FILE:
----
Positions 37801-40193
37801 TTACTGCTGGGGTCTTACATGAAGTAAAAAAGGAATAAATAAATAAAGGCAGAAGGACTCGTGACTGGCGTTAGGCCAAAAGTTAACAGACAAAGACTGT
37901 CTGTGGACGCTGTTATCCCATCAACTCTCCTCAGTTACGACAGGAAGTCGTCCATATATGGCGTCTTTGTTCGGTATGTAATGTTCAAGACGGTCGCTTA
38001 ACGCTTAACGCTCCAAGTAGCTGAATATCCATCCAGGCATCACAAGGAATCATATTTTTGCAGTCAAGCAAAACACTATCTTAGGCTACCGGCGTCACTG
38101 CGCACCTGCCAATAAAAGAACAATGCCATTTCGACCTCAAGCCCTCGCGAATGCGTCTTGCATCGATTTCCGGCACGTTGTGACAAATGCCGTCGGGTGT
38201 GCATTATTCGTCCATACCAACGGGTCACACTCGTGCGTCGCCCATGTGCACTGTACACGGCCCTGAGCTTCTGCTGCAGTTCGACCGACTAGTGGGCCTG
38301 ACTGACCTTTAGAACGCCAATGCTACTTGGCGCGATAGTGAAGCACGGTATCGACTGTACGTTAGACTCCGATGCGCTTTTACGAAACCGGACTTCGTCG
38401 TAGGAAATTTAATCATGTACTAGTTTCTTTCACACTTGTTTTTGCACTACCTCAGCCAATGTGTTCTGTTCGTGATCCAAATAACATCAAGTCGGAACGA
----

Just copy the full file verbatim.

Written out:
Positions 37801-40193
37801 TTACTGCTGGGGTCTTACATGAAGTAAAAAAGGAATAAATAAATAAAGGCAGAAGGACTCGTGACTGGCGTTAGGCCAAAAGTTAACAGACAAAGACTGT
37901 CTGTGGACGCTGTTATCCCATCAACTCTCCTCAGTTACGACAGGAAGTCGTCCATATATGGCGTCTTTGTTCGGTATGTAATGTTCAAGACGGTCGCTTA
38001 ACGCTTAACGCTCCAAGTAGCTGAATATCCATCCAGGCATCACAAGGAATCATATTTTTGCAGTCAAGCAAAACACTATCTTAGGCTACCGGCGTCACTG
38101 CGCACCTGCCAATAAAAGAACAATGCCATTTCGACCTCAAGCCCTCGCGAATGCGTCTTGCATCGATTTCCGGCACGTTGTGACAAATGCCGTCGGGTGT
38201 GCATTATTCGTCCATACCAACGGGTCACACTCGTGCGTCGCCCATGTGCACTGTACACGGCCCTGAGCTTCTGCTGCAGTTCGACCGACTAGTGGGCCTG
38301 ACTGACCTTTAGAACGCCAATGCTACTTGGCGCGATAGTGAAGCACGGTATCGACTGTACGTTAGACTCCGATGCGCTTTTACGAAACCGGACTTCGTCG
38401 TAGGAAATTTAATCATGTACTAGTTTCTTTCACACTTGTTTTTGCACTACCTCAGCCAATGTGTTCTGTTCGTGATCCAAATAACATCAAGTCGGAACGA